Dante’s Inferred, No?

Feb 16th, 2010 | By | Category: Prose

I do a lot of gaming. It keeps me from doing stupid things, like going out on weekends and spending money on excessively priced drinks. As a gamer I fall into one of two categories: the frat boy (the ones who actually buy EA’s sports clones, and play games with bloodlust and mass destruction), or the geek (the ones who still play Kings Quest, and also play games with bloodlust and mass destruction mainly to live out of some projected revenge fantasy against the “frat boy” type).

I’ll let you figure out which one I fall into…

EA's Dante's Inferno: Dante's in stitches. Zing!

When I was but a wee lad with the original Nintendo system there was a game by the name of Battle of Olympus. It basically used the story of Orpheus and Eurydice as a backbone plot, while stuffing it full of Greek mythology (sans Zeus procreating with every female possible). Let’s face it: with the numerous monsters, beasts, and Gods, it had all the substance to make a great game.

God of War would be another game to follow in this tradition, except you’re playing some muscle-bound psychopath, hell-bent on revenge. I like to call it Battle of Olympus: Meathead Edition.

What bothers me is when they’ll take a specific title, and bastardize it. It’s like that cliched, Hollywood approach to taking something wonderful, adding a bunch of extraneous crap, and then fucking it up beyond all recognition till it barely resembles the original masterpiece.

Get it Girl!

I speak, of course, of EA’s Dante’s Inferno. I was at first tantalized by what could have been a great survival horror game: instead what I got was a game targeted towards the “frat boy.” Blood, boobs, and all.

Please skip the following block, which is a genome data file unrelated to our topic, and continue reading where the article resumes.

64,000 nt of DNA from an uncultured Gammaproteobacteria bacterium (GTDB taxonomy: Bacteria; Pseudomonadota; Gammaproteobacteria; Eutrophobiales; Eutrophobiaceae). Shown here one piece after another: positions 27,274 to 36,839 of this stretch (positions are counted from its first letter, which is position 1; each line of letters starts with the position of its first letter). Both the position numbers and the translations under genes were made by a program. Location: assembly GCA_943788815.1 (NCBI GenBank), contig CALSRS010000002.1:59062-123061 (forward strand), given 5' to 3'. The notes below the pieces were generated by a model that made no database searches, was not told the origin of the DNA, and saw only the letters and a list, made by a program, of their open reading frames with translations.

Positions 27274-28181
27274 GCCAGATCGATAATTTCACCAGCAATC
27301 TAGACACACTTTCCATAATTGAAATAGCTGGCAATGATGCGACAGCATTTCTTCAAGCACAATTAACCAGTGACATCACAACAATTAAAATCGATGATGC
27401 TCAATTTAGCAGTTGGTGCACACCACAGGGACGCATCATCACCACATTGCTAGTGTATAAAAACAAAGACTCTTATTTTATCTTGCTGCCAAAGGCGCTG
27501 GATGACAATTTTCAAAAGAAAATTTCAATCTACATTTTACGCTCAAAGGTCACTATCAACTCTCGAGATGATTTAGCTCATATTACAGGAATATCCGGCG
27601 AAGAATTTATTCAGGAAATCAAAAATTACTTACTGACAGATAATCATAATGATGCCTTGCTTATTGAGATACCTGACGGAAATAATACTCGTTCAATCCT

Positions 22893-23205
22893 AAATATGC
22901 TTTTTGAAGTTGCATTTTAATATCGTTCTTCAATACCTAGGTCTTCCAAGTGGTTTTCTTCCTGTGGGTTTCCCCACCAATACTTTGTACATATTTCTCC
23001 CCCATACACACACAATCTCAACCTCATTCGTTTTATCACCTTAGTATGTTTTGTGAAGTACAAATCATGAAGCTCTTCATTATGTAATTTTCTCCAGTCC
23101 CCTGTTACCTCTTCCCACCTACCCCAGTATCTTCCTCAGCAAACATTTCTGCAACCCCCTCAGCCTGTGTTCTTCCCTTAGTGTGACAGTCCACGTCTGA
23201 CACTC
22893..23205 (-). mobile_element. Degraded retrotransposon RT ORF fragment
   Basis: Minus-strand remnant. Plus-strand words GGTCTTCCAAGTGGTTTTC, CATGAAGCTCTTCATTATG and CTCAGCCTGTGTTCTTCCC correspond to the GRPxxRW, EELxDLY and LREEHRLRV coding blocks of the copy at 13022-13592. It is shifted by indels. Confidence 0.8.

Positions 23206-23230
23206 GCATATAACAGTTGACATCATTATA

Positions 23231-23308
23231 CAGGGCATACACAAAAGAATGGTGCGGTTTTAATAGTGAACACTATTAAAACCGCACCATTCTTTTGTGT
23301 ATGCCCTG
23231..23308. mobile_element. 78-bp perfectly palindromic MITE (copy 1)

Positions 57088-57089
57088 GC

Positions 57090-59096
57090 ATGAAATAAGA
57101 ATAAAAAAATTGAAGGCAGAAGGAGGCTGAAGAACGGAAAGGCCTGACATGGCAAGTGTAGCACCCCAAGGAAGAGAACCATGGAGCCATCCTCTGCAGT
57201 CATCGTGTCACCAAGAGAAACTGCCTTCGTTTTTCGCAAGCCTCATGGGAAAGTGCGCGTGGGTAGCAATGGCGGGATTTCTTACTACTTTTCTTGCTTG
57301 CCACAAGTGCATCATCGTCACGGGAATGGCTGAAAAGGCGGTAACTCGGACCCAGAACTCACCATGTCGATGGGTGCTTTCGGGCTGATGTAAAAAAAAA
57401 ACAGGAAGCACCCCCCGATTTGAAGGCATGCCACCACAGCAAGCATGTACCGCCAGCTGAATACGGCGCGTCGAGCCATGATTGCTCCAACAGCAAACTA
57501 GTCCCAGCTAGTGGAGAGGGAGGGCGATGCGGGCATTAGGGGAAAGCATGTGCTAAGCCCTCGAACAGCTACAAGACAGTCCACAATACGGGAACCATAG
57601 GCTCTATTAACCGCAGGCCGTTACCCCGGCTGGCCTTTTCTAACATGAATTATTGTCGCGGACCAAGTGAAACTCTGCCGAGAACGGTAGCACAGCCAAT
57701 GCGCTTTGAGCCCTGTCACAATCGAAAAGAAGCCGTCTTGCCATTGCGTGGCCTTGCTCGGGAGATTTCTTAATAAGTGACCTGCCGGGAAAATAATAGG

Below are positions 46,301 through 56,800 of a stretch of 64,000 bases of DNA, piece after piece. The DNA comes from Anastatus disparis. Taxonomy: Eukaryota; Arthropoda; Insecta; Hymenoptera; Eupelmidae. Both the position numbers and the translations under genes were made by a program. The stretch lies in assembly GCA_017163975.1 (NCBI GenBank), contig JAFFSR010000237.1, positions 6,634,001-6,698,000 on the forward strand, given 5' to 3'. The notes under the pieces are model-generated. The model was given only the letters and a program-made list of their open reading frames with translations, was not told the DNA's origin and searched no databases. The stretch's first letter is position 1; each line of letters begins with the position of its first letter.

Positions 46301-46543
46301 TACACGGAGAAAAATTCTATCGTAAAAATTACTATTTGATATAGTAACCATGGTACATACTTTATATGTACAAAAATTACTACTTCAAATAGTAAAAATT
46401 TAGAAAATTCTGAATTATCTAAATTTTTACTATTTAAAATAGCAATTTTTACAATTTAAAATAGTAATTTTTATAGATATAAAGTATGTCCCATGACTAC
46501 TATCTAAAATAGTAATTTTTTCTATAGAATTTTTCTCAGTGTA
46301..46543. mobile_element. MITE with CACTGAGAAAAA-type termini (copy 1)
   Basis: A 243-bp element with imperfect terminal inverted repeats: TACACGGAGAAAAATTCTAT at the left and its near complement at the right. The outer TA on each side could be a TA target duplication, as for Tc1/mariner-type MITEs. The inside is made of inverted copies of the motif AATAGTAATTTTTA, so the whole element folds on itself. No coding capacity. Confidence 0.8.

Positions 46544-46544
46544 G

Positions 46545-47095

In Dante’s Inferno, you play as the great poet Dante–only now he’s a muscle-bound crusader (and not a poet) who likes stitching tapestry into his chest because he’s so awesomely extreme and macho like that (he has yet to discover tattoos, I guess)! After slaughtering heretics for the crusade and then conquering Death (no really… in a form of elementary school level dramatic irony you kill the Grim Reaper with his own scythe, and then take it as a trophy), Dante returns home to see something directly ripped from one of the opening sequences of Russel Crowe’s Gladiator.

His home has been pillaged. There’s a dead guy on floor, stabbed in the face with a gilded cross (the perpetrators probably needed lessons in pillaging it seems). His voluptuous wife Beatrice has been murdered, and her breast is exposed (clearly this exposure is for breast cancer awareness and/or artistic expression, but certainly not for fapping).

Extreme Sunbathing

From that point on her soul escapes, tells you something important (I’m not sure what though I couldn’t hear over her spiritual boobs) as it’s taken away by a ominous cloudy figure. We see her one last time, fully exposed, on a chapel altar in what seems to be coital bliss with an invisible force, before magically levitating in the air and disappearing like a sexy David Copperfield trick!

Nothing's worse than that not so fresh feeling.

And then it all goes downhill from there–in more ways than one.

While I’m sure the gameplay itself might be fun (if you’re into those scripted-attack games, with a touch of the ultra-violence), and it’s graphics are very detailed, this monstrosity was not what I had hoped for.

It would be like taking Pride and Prejudice and turning it into a First Person Shooter, instead of making it into a Dating Sim (one of those weird Japanese dating games where you try to pick the best choice/comment to make based on your object-of-affection’s personality, while avoiding used-panties vending machines). At the very least making it into some cat-fight over Mr. Darcy would be more believable, while keeping an element of “action.”